Fleet density: Calculating how many units to launch

old chalkboard with equations

All share fleets require a minimum level of density in order to be profitable.

As the business model for public fleets is predicated on convenience and utility, your riders must be able to easily find and access a vehicle close to their search location. In this blog post, we explain the various considerations an independent operator should weigh when determining how many units to launch.

Coverage area definition

The coverage area refers to the boundaries you intend to set for the usage of your fleet. These boundaries will indicate to your riders where they are allowed to use your bikes or scooters.

Coverage area size

Many prospective operators will feel inclined toward covering an entire city/town in order to maximize the convenience to their riders. However, this decision comes at a cost. A fleet’s density will subsequently decrease if more units are not released. Even massive, venture-backed fleets do not allow users free range within the entirety of a city.

As initial capital expenditure may be an issue, an independent operator may wish to consider confining his or her fleet to the most populated  neighborhood with the most relevant demographic profile in the region.

Your riders will have added incentive to use your system if they can travel a sufficient distance. Most fleets start with at least 10km2 for a coverage area.

Fleet size

Studies and best practices suggest having no fewer than three to five units per thousand people within the set geographic boundary.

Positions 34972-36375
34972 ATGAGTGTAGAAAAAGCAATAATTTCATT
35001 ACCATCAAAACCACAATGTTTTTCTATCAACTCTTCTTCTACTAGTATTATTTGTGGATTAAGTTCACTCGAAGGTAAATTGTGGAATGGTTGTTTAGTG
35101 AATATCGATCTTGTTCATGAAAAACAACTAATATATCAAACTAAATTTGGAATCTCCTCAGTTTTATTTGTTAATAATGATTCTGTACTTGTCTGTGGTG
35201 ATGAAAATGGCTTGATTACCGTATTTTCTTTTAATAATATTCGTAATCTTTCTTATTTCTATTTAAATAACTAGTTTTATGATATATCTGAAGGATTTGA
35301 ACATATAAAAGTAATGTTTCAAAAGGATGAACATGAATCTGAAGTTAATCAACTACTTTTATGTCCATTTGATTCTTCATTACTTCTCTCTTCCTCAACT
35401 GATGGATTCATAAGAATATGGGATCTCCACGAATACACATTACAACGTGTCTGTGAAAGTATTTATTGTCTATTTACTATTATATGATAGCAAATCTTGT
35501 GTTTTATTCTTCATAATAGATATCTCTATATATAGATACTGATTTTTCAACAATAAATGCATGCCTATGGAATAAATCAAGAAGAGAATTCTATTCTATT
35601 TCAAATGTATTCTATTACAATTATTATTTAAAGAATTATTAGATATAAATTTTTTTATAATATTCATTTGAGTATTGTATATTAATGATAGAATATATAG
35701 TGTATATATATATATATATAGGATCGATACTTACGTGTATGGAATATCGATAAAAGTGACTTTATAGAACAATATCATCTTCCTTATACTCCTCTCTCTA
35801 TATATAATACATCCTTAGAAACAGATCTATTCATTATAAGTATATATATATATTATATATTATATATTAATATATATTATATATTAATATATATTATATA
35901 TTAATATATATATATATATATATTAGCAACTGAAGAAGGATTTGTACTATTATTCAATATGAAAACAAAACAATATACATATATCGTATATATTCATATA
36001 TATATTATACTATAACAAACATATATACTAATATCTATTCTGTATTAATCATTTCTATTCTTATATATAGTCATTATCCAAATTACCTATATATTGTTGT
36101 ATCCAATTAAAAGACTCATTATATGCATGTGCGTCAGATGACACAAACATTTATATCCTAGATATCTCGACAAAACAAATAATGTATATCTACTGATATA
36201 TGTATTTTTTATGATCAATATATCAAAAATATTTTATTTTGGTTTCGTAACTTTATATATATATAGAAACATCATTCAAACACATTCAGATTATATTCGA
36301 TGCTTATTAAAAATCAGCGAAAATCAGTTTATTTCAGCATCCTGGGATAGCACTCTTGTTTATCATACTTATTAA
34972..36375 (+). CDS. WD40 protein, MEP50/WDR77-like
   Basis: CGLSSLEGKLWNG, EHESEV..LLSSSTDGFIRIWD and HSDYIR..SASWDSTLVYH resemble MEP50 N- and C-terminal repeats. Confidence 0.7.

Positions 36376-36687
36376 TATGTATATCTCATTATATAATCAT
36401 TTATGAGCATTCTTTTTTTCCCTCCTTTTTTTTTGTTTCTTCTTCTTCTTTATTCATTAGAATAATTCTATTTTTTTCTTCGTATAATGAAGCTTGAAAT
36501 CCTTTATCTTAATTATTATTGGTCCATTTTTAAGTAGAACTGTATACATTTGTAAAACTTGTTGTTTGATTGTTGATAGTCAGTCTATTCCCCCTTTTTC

Fleet size = [Population / 1,000] * 4

Fleet positioning

Your units must be close enough to a potential rider that he or she is encouraged to walk to the location to collect a vehicle. Best practices suggest that the distance between units should be no more than 100m for optimum fleet usage.

Fleet availability

An important consideration regarding your fleet is that not all of your units will be active on any given day. You may choose to withhold deploying some for operational reasons. They may also not be available due to the need for maintenance or, in the case of electric vehicles, for recharging. Therefore, an independent operator must factor in this unused percentage (typically 20-50%) into his or her models when considering how many units to purchase.

Consequences

A profitable fleet must be of sufficient size; it is important to calculate before launching.

Launching with too few vehicles will almost certainly ensure that the independent operator does not see a return on investment.

Conclusion

Typically, 20-50 units won’t cut it for an independent public fleet. If you’re serious about your fleet, put out three to five vehicles/1,000 people in your coverage area. Your coverage area should be at least 10km2. Purchase 20-50% more units than you want to have deployed on any given day.

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